Page 2 of 2 FirstFirst 1 2
Results 21 to 25 of 25
  1. #21
    Registered User
    Join Date
    01-05-2017
    Location
    Corpus Christi, Tx
    Age
    56
    Posts
    40

    Default

    You can buy a square Nesco dehydrator from Amazon from @ 60 bucks... i have one and love it.. i buy potatoes on sale, slice or dice, blanch and dry them. Also big bags of frozen vegetables... just spread them on the racks and turn it on at the mfr recommended settings.. same with fruits.. you may need to dip them in lemon juice to prevent browning, but no trouble to do so. i have not yet tried jerky, but will before my first AT attempt..
    I will, some point in the future buy a freeze dryer and then can bring complete meals on the trail


    Sent from my iPhone using Tapatalk

  2. #22
    In the shadows AfterParty's Avatar
    Join Date
    05-11-2016
    Location
    Norton, Kansas
    Age
    37
    Posts
    486
    Journal Entries
    1
    Images
    12

    Default

    Cabelas sells the Cadillac of dh and you can pick them up refurbished in the bargain cave at pretty much every store for a great price.
    Hiking the AT is “pointless.” What life is not “pointless”? Is it not pointless to work paycheck to paycheck just to conform?.....I want to make my life less ordinary. AWOL

  3. #23
    Registered User
    Join Date
    05-12-2017
    Location
    San Antonio, Texas
    Age
    31
    Posts
    13

    Default

    I've done chili and spaghetti in the oven with good results.

  4. #24

    Default

    Quote Originally Posted by Wil View Post
    I do onions at 130F and I wouldn't expect a total failure at 140, though I would never actually do such a thing. But 150 is just too high, no matter what some directions told you; that's cooking the onions not drying them.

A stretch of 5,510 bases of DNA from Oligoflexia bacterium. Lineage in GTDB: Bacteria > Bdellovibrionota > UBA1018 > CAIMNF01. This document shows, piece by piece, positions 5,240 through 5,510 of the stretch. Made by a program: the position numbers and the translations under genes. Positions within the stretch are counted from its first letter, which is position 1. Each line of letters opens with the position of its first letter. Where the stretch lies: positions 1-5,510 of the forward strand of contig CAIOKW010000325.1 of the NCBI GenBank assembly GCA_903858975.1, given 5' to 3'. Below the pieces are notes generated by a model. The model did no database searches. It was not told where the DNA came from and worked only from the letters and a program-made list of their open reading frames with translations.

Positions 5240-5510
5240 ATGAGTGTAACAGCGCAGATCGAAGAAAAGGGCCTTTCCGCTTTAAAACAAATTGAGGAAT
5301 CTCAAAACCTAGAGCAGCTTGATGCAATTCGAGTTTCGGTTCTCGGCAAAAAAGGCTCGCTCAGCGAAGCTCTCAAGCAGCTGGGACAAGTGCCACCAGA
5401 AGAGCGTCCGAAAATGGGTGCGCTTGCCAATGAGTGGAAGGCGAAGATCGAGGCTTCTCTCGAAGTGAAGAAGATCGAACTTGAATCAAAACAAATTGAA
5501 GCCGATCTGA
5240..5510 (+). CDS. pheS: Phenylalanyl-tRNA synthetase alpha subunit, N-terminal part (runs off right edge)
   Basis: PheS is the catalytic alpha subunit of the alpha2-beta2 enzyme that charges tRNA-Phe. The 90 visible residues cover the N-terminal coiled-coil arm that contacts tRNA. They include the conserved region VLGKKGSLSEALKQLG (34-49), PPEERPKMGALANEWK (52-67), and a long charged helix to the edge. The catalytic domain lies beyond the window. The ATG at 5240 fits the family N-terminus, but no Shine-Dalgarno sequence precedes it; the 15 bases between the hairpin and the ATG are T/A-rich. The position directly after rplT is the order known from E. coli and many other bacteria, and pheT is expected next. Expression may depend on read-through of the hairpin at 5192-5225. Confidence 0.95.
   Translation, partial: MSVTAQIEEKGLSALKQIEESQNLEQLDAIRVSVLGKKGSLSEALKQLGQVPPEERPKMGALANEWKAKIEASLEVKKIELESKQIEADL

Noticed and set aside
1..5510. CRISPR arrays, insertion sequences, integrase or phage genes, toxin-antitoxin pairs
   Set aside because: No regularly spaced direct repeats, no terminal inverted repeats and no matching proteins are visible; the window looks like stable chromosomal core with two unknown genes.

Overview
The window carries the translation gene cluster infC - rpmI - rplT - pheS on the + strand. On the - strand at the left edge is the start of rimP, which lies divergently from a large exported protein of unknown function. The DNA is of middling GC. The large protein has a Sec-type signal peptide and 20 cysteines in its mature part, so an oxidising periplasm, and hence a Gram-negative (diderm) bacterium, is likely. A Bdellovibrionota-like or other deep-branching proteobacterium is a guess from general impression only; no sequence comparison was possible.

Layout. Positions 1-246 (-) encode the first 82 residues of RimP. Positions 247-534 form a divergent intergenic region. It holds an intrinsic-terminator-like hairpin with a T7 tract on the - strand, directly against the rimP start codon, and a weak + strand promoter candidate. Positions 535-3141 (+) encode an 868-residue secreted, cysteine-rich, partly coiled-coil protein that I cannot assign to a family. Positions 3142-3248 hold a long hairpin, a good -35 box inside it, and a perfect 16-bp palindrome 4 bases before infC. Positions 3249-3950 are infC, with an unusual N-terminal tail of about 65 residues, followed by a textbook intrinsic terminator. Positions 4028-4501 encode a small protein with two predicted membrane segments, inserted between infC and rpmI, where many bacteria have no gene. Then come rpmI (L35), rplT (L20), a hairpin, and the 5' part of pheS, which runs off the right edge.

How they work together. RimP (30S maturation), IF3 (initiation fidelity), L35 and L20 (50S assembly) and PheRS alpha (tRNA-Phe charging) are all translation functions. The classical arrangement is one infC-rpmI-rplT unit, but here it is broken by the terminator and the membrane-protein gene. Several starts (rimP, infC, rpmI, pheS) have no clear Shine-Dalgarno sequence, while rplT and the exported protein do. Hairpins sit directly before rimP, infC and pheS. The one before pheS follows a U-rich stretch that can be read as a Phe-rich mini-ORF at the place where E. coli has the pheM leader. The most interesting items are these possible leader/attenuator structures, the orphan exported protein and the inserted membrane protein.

If I could afford the storage space I'd build an Alton Brown dehydrator. Room temperature and mass quantities of moving air: that's the ideal dehydration. Short of that, get a dehydrator with the most efficient fan you can afford and keep the temperatures low.
    Agree with low temps. I think the ideal temps to dry food is between 105F and 115F---critical temps for preserving enzymes etc. Not meat, of course. See---

    http://www.raw-food-diet-magazine.co...rate-food.html

    Quote Originally Posted by Hosh View Post
    I would wait and get a dehydrator, most of the dehydration action is air flow not heat. Heat is needed, but airflow is what will eliminate the moisture.

    BTW, onions are an item I won't dehydrate since they are so cheap to buy.
    Yes, really agree with this. Oven dehydrating is inefficient and offers a tiny space for large-volume drying. And if you're a backpacker planning to prepare all your cooked meals by drying, well, you'll want the most square footage you can get with a dehydrator.

    Quote Originally Posted by AfterParty View Post
    Cabelas sells the Cadillac of dh and you can pick them up refurbished in the bargain cave at pretty much every store for a great price.
    Don't know about Cabela's dryer, but for the last 10 years I've been using (heavily) a TSM D-5 model in stainless steel. I recently upgraded to the D-10 and it's perfect for preparing all my meals in just a couple days before a trip. The beast is linked below.

    All components on this machine can be replaced cheaply, like the fan motor and the heating element etc.

    http://www.meatprocessingproducts.com/32609.html


  5. #25

    Default

    The local Walmart will have big bags of Vidalia onions on sale at times. I buy the bag and do run of them in my dehydrator. Problem is they are so good most of them get eaten as snack food !

Page 2 of 2 FirstFirst 1 2
++ New Posts ++

Posting Permissions

  • You may not post new threads
  • You may not post replies
  • You may not post attachments
  • You may not edit your posts
  •